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Bulloch, Maddox, and Taylor expect more school cuts

When Georgia lawmakers convene next week under the Gold Dome in Atlanta for the 2011 legislative session, sharp knives, scissors, axes or red ink pens may be their accessories of choice. Grady County’s representatives in the Georgia General Assembly say they will have a daunting task of hacking down the state’s budget due to an expected revenue shortfall of possibly $2 billion.
“We’re going to have to make some real tough decisions and tough cuts,” predicts Sen. John Bulloch (R-Ochlocknee).
Representative Gene Maddox (R-Cairo) echoes Bulloch’s concern, saying, “the budget, that’s going to be critical this year.”
Both men say all government spending will be scrutinized and education, which makes up a large portion of the state’s budget, will probably take a cut again.
Freshman Rep. Darlene Taylor (R-Thomasville) is already in Atlanta this week for orientation. Taylor, who represents an eastern portion of Grady County, contends she is concerned about cuts to public education, saying, “that’s the last area I want to go to. We need to keep our education strong and Georgia, frankly, needs to work on that.” Still, she admits it may have to take a hit.
Bulloch says a special tax study committee charged with reviewing Georgia’s tax code will issue its recommendations, and those will have a bearing on the budget. He indicated that the tax council may suggest implementing a consumer based taxing system and reducing income taxes “to make us compatible with states around us. To get industry here, we’ve got to be compatible.”
A budget challenged HOPE scholarship program is also a concern facing lawmakers. One option bandied about to keep the program afloat is to reinstitute a family income cap for eligible college students. “I will have to think about the income cap. It’s not fair for someone that’s got a job that makes $50,000, another makes $25,000 or $100,000, that’s putting a penalty on someone that’s been successful. I think we shouldn’t put caps on there without giving it some high consideration,” says Maddox.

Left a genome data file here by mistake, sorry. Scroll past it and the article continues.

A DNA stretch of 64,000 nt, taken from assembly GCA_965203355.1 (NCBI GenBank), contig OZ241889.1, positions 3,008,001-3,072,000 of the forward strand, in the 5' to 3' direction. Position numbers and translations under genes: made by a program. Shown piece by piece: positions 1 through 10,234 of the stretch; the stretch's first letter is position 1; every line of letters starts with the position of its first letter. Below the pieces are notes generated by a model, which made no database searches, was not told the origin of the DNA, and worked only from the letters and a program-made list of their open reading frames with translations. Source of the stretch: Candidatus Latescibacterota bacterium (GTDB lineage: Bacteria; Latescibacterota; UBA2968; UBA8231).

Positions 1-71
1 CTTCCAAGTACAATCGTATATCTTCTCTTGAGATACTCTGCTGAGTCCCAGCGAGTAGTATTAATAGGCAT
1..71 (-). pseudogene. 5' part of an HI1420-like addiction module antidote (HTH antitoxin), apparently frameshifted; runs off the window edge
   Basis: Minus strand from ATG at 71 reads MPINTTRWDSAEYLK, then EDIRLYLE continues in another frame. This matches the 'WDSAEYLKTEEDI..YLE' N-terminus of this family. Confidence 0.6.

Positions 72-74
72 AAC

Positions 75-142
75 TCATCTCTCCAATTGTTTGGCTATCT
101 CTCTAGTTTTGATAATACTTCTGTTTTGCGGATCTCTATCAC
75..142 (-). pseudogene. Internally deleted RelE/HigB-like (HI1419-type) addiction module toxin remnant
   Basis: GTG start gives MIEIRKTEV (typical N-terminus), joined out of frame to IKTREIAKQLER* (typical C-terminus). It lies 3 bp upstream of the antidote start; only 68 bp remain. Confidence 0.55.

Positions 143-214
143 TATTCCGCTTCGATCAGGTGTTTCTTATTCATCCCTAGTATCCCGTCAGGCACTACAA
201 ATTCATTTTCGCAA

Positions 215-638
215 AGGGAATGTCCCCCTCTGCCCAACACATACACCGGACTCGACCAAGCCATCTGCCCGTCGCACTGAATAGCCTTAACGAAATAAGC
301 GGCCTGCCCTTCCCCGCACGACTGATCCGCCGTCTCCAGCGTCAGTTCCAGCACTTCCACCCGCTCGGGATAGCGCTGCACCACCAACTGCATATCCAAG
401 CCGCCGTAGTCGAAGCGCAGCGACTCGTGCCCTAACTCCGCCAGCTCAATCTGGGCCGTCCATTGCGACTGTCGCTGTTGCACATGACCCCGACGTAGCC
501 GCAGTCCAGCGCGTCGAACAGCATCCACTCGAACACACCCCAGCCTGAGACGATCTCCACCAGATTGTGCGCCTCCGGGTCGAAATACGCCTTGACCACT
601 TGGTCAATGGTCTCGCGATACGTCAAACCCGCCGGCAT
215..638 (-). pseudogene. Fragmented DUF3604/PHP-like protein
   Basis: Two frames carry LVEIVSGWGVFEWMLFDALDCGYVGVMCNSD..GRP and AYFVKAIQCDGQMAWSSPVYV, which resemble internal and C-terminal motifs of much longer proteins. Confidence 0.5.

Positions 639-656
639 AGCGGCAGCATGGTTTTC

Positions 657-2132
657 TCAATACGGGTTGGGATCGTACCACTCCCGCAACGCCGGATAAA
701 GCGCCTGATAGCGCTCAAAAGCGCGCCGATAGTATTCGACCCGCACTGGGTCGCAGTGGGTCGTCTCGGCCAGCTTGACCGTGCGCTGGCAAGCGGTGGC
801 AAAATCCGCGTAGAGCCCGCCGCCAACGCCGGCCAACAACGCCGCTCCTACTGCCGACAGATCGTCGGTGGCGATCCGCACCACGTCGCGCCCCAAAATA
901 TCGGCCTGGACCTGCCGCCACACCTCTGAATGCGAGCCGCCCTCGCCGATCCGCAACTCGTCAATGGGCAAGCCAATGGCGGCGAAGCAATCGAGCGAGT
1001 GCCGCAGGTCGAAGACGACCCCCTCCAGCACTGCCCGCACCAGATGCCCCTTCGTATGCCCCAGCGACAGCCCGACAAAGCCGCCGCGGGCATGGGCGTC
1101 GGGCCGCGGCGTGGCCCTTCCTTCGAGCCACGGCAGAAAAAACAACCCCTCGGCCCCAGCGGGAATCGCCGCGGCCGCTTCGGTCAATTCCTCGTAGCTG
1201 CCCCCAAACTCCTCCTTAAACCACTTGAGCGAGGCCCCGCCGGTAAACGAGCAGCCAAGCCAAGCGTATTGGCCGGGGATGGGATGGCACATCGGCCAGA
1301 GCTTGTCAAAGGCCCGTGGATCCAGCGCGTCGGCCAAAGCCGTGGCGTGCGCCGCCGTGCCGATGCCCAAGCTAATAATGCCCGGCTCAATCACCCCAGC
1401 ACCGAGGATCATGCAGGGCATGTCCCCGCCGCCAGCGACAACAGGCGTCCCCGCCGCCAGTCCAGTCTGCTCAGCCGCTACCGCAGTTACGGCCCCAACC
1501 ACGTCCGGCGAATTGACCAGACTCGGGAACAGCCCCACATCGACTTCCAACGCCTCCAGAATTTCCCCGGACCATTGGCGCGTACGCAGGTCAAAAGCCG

Bulloch predicts such a cap would send some good students to out-of-state institutions, “I think we need to encourage the brightest of the bright to stay here, and a lot of those are kids from families with high incomes.”
In addition to the college scholarships, HOPE pays for Georgia’s pre-k program, something very concerning to Taylor. She says, “I think early education is the important thing . . .the younger you can start teaching kids I think the better off you are. I think pre-k has been very beneficial.”
Neither Taylor nor Bulloch have plans to introduce their own legislation this session, although Bulloch says he usually winds up introducing several bills before the gavel falls for the last time each year.
Maddox has four bills he is introducing, two of which he worked on last year. Former HB62 would repay a portion of student loans for veterinarians who agree to practice in specific rural counties in Georgia where large animal or food animal vets are needed. Former HB58 would give volunteer firemen in Georgia a potential $1,000 income tax credit if they have been on the job 36 consecutive months, attended 50 percent of the fire department meetings, and responded to at least 50 percent of the fire calls.
New bills Maddox is promoting include one that would decrease the amount of time set aside for advanced voting from 45 working days to 10 working days. “This would save counties several thousand dollars,” Maddox says. The fourth bill enhances the penalties for owners of dangerous dogs; it would make the owner automatically responsible from the first attack. “Now, if my dog bites you or something you own, I’m not responsible for the first attack unless you take me to court,” Maddox explains.
The lawmakers say they should find out this week their committee assignments.
Bulloch, who was named in this month’s “Georgia Trend” magazine as one of Georgia’s 100 most influential people in 2011, says he has positive relationships with the new leadership in the Georgia Senate. “They’re all people that we’ve gotten along with the whole time,” he says. The Republican caucus in the Senate voted last fall to strip Lt. Gov. Casey Cagle of his right to make committee assignments and name committee chairs. Political followers have indicated that move took political power away from Cagle, a politician Bulloch has long supported, and transferred it to a committee of six Senators, who now make up the Senate leadership.
On his naming as one of Georgia’s 100 most influential Bulloch says, “I’m humbled that they would even consider me.”
The legislative session gets underway Monday with the swearing in of Gov.-elect Nathan Deal.

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